Ethnographic Collection

OUR COLLECTION IS CURRENTLY CLOSED: We are planning for you its redesign

Flyer Ethnologische Sammlung 2019

We look forward to being able to present the Ethnographic Collection to you in new rooms in the future. Our building at Theaterplatz 15 will be renovated in the coming years with funding from the state of Lower Saxony. With the completion of the renovation measures, the design of a new permanent exhibition is also planned with federal funds. We are currently working on the new concept for the permanent exhibition. Special exhibition areas are also planned in the building. Here we continuously integrate research and teaching into the museum's work.

A Special exhibition of the Ethnographic Collection is currently on view in the Kunstsammlung (Art Collection).

Support our plans to redesign the Ethnographic Collection by making a donation to the Göttinger Gesellschaft für Völkerkunde (GGV).

Click here to download our flyer with more information about the collection (in German).


The Ethnographic Collection of the University of Göttingen is one of the most important teaching and research collections in the German-speaking world. Its beginnings date back to the time of the Enlightenment. The objects preserved here are explored in research projects under a variety of questions. They are used in seminars for the education of students. In addition, the collection is open to the public in the form of permanent and special exhibitions. Guided tours, lectures and special events, which are regularly organized with the support of the Göttinger Gesellschaft für Völkerkunde (GGV), complement our offers to the public.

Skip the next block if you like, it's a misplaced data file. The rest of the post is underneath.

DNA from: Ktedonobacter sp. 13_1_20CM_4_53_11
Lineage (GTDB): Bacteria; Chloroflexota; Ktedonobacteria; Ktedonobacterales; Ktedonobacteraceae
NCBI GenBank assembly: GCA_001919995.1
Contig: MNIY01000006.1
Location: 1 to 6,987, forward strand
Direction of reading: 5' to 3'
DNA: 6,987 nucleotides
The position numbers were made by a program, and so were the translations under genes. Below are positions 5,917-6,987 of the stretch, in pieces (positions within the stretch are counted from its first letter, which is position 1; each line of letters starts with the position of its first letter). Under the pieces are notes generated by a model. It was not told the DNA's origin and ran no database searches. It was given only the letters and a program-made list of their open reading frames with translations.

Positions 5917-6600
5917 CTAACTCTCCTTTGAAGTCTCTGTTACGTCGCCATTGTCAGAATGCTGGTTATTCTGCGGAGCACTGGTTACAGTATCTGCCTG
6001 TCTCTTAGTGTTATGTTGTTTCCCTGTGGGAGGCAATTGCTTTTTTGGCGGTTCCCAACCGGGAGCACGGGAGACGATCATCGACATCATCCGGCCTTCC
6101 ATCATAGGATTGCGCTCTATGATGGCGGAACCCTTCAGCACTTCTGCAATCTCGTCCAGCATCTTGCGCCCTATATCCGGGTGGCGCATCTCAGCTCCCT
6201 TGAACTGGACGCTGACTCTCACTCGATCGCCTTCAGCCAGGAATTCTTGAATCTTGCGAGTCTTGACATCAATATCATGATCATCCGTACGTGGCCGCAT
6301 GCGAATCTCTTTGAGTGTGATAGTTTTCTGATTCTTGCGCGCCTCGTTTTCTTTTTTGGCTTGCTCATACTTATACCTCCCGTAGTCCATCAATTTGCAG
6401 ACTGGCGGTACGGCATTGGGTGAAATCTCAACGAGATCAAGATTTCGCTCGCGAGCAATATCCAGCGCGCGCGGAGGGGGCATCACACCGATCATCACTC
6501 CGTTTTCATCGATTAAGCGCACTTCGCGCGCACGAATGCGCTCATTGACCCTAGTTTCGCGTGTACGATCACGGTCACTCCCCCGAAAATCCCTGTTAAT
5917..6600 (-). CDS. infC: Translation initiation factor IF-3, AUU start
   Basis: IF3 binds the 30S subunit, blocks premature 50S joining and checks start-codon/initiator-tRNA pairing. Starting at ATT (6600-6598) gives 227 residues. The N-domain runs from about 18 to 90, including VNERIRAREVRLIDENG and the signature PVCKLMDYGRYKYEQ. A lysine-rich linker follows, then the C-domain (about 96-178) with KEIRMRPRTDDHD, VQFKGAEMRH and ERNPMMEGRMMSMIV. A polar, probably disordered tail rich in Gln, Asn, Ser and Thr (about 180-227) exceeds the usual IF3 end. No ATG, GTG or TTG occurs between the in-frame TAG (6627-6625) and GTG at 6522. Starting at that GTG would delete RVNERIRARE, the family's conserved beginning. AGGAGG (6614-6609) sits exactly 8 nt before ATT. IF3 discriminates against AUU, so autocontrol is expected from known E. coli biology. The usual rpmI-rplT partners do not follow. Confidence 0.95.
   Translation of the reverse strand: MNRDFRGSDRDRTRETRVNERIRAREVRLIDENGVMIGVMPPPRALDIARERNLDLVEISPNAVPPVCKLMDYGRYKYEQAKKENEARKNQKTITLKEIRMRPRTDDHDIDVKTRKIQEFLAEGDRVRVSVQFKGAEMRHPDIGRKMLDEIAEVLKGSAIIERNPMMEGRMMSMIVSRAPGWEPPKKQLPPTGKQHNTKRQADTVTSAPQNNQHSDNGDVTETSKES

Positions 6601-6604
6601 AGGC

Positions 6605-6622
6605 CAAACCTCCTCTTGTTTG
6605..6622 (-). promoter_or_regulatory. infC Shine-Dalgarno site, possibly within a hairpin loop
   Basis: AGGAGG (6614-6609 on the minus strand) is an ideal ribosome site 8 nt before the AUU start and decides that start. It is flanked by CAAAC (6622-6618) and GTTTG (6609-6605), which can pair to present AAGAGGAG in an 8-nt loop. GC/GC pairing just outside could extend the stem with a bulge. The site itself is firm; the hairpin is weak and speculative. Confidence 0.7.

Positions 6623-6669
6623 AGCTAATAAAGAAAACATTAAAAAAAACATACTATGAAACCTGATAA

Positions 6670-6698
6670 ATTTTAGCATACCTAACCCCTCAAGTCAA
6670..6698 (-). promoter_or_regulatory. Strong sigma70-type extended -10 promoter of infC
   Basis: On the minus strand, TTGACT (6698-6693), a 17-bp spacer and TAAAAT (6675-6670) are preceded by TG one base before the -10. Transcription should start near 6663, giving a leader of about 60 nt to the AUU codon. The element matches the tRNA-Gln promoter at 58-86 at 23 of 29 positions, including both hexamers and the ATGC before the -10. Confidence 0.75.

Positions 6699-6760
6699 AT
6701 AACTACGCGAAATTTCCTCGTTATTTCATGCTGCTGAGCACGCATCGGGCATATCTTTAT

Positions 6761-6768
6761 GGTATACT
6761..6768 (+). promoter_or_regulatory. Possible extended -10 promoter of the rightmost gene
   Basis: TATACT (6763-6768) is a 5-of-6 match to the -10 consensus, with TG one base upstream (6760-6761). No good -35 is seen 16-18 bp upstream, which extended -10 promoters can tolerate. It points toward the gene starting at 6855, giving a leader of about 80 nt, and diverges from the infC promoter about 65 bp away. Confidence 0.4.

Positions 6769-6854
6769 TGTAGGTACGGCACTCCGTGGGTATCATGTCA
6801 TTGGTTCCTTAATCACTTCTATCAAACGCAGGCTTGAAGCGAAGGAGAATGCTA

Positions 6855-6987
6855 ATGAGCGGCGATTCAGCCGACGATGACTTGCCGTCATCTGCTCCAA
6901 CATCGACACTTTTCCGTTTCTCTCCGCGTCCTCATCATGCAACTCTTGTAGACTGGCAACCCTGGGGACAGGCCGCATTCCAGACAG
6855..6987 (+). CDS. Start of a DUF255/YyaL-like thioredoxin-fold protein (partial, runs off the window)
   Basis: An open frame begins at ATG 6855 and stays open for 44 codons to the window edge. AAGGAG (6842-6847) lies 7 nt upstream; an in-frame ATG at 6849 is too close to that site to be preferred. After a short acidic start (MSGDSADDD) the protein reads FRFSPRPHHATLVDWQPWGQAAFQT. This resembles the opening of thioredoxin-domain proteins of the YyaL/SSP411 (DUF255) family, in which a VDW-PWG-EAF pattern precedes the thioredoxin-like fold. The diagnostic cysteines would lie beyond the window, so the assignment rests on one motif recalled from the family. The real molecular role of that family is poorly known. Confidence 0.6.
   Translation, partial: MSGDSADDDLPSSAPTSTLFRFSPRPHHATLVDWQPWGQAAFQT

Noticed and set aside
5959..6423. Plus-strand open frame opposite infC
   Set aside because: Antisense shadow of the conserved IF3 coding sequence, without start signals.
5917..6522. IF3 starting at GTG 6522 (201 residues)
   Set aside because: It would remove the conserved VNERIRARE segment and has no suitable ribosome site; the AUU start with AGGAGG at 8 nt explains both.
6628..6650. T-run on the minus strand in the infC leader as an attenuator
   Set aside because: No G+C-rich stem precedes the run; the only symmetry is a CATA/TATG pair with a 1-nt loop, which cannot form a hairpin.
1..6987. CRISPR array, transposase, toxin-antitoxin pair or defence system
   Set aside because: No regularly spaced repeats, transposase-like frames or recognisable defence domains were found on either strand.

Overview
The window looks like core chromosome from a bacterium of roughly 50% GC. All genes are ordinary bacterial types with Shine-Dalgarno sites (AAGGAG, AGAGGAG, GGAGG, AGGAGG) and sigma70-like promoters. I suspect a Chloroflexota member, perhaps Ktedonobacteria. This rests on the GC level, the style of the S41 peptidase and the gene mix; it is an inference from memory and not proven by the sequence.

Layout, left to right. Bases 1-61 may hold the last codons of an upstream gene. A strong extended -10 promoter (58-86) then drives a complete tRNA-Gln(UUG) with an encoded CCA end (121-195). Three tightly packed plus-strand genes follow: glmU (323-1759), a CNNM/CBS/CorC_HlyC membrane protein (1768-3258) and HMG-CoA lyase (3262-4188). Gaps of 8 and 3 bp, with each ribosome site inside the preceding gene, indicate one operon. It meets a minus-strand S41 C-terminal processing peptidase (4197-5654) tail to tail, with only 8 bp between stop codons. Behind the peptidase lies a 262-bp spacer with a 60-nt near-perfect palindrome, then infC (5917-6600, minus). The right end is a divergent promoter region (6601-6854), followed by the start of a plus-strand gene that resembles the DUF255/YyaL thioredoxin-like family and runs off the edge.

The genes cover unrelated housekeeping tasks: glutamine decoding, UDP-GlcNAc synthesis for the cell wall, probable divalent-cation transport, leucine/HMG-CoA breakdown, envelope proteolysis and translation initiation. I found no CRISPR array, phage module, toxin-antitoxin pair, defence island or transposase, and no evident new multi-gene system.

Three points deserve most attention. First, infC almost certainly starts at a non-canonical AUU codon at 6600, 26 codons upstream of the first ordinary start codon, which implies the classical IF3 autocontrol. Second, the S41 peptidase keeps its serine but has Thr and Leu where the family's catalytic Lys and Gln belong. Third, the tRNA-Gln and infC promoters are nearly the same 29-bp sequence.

With the establishment of the Academic Museum 1773 also began the history of the Ethnographic Collection at Göttingen University. Thanks to the initiative of the professor of medicine Johann Friedrich Blumenbach, cultural artefacts from the South Seas ("Cook/Forster Collection") and the Arctic polar region ("Baron von Asch Collection") were brought to Göttingen in the second half of the 18th century. These two unique old collections established the international reputation of the Ethnographic Collection. After Blumenbach's death in 1840, the collection was initially cared for by scholars from other disciplines. In 1928, anthropological teaching began in Göttingen with the available objects.

Currently, the collection comprises about 18,000 objects from all continents. Furthermore, graphics and paintings, archival materials, photographs as well as hands-on objects of museum education are part of its inventory. As part of digitization measures, the collection has also been increasingly viewable in the online collection portal of the Georg-August-Universität Göttingen since December 2017. The analog inventory catalogs are available for download as .pdf files (see OPEN ACCESS).


The Ethnographic Collection of the University of Göttingen owns objects from Oceania from four centuries, which are unique in their composition and quality. On three voyages around the world (1768 - 1780), the English captain James Cook and the naturalists, artists and sailors participating in the expeditions acquired a large quantity of objects from the Pacific region, the American Northwest coast as well as from Tierra del Fuego. On his second voyage (1772-1775) Cook was also accompanied by the two Germans Johann Reinhold Forster and his son Georg.